Great Room: A designer’s tour of NYC’s Gabriel Kreuther restaurant
December 01, 2015
If a chef-restaurateur is lucky enough—and has the financial backing—to open a restaurant on one of Manhattan’s highest-profile blocks—and, if that street-level dream space happens to boast soaring ceilings and span 14,000 square feet (huge by NYC standards), he’d better be smart enough to hire an elite designer to create his public spaces.
Gabriel Kreuther is that smart. The former executive chef of Danny Meyer’s famed Museum of Modern Art restaurant, The Modern, tapped Glen Coben of Glen & Co. Architecture to create the environment for his first restaurant, an upscale, 350-seat Alsatian concept.
The eponymous restaurant is located at Sixth Avenue and 42nd Street, overlooking Bryant Park and the New York Public Library—“essentially the 50-yard line of Manhattan real estate,” Coben tells Restaurant Hospitality. The architect/designer’s prep work included going to lots of restaurants with Kreuther, where the designer sought to “understand where Gabriel came from, what his journey was and his philosophy of artfully composed dishes that respect the inherent qualities of each ingredient,” says Coben. The goal of the space? “To accomplish a timeless restaurant that would allow Gabriel’s menu to be highlighted not overshadowed.”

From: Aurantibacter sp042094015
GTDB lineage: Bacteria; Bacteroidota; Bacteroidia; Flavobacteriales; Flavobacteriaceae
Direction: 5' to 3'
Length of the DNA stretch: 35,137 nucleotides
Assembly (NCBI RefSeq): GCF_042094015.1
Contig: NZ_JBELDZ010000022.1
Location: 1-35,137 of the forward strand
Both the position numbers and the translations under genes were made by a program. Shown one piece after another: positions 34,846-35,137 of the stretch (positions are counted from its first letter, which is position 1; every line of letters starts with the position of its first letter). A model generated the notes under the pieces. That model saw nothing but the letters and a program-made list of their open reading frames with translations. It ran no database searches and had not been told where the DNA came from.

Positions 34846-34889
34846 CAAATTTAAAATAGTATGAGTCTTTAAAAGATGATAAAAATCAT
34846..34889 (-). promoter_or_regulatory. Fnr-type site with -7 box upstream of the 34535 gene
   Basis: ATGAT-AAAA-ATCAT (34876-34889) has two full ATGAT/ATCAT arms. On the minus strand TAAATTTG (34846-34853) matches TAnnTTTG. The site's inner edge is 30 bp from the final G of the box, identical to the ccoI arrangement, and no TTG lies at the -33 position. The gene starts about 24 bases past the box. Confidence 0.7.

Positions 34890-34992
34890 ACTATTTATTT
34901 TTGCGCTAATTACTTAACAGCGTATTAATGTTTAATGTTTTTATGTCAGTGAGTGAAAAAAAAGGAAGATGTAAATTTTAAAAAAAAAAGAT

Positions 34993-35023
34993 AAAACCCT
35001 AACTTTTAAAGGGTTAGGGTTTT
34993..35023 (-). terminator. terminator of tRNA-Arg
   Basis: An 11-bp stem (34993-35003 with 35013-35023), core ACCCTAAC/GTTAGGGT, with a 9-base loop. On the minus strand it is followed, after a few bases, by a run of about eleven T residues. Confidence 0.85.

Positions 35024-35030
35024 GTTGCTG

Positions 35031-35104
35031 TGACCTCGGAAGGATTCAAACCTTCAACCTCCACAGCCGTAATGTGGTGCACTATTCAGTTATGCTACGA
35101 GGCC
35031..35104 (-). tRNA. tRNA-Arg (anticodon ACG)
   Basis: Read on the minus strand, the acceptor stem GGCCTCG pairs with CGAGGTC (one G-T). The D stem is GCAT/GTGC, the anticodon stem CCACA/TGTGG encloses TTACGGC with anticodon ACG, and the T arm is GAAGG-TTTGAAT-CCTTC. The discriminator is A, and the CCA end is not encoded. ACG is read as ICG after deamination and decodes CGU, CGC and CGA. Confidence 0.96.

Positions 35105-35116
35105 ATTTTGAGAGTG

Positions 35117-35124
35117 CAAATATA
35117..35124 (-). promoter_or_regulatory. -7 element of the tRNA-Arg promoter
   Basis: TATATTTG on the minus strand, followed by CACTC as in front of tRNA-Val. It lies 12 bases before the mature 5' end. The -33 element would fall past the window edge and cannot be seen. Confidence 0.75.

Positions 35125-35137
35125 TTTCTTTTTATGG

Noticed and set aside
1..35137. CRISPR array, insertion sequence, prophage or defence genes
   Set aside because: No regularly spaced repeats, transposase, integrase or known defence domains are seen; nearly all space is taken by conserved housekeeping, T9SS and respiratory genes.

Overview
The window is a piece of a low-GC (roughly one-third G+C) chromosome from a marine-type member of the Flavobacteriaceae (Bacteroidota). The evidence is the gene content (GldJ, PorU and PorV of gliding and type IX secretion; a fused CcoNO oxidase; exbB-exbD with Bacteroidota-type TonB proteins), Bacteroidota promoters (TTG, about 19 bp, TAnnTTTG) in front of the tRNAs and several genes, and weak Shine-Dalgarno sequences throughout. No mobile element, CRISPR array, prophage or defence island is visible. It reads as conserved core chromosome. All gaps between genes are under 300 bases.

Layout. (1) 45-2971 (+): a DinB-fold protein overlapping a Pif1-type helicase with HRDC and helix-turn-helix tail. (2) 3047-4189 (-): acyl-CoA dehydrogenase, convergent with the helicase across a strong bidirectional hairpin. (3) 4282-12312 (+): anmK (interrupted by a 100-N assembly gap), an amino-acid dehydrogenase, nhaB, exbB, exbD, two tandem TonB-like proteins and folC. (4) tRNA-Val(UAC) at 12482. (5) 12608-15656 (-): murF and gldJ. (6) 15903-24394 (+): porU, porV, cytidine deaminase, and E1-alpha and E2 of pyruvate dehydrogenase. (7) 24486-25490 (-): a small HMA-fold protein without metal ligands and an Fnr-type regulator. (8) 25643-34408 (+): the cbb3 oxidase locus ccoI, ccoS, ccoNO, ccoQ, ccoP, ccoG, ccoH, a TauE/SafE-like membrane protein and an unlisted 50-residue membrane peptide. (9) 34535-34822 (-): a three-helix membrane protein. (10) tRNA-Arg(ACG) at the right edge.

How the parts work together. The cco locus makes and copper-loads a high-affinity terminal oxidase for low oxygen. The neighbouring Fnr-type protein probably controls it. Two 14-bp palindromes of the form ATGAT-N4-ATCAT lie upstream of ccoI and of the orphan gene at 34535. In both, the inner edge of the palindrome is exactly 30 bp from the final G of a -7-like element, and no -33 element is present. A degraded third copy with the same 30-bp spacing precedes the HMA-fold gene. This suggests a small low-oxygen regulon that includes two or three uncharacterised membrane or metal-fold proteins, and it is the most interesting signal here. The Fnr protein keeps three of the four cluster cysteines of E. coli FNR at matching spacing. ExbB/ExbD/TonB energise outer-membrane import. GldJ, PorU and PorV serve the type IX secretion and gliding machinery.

They used a tool any restaurant owner can use when conceiving a new concept or restaurant design: Pinterest. “We started a private board that allowed us to have a 24-hour conversation using images,” says Coben, whose team, as well as Kreuther and Kreuther’s partners, could add images that inspired them. “Those boards, along with an evolving narrative centered around Alsace and its different symbols, began to create the story that resulted in the restaurant.”